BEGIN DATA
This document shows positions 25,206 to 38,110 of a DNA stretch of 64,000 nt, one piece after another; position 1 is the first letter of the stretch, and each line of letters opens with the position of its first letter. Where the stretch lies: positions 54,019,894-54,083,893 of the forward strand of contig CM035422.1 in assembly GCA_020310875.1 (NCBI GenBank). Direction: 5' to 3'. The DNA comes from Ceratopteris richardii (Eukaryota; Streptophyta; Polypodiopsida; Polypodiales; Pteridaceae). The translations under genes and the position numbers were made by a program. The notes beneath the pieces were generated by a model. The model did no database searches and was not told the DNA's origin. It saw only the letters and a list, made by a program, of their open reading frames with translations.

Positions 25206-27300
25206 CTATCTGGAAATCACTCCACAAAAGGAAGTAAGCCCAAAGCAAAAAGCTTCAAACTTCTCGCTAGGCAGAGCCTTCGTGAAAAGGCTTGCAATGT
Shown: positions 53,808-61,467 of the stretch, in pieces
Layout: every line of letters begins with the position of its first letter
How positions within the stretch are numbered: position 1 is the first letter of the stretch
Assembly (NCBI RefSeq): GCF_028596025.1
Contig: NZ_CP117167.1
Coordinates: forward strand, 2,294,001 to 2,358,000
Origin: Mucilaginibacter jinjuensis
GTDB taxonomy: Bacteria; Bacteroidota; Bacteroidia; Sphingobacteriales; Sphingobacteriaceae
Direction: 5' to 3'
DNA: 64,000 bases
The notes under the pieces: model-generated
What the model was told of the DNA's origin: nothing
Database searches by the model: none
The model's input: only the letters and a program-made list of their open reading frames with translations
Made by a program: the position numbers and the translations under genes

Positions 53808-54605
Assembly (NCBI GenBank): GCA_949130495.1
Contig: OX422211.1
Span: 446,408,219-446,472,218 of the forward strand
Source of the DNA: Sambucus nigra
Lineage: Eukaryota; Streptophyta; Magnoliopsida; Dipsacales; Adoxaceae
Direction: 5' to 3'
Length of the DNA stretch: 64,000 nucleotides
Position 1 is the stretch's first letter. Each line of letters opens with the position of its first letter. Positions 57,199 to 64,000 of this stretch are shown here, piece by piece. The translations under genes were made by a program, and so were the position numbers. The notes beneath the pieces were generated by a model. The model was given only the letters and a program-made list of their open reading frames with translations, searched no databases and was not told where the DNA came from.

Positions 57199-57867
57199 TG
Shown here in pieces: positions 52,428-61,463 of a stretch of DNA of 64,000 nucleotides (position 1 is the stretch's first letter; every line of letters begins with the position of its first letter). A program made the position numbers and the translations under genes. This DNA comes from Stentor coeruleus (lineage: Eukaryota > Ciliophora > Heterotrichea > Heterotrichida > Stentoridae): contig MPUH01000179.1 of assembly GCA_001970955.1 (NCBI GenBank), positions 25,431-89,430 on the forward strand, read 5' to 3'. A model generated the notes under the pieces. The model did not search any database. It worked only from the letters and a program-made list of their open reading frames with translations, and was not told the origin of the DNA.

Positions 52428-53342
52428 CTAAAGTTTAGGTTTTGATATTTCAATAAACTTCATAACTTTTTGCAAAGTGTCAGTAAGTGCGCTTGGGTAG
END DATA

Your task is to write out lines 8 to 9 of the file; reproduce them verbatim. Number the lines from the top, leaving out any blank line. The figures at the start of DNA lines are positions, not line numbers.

Contig: NZ_CP117167.1
Coordinates: forward strand, 2,294,001 to 2,358,000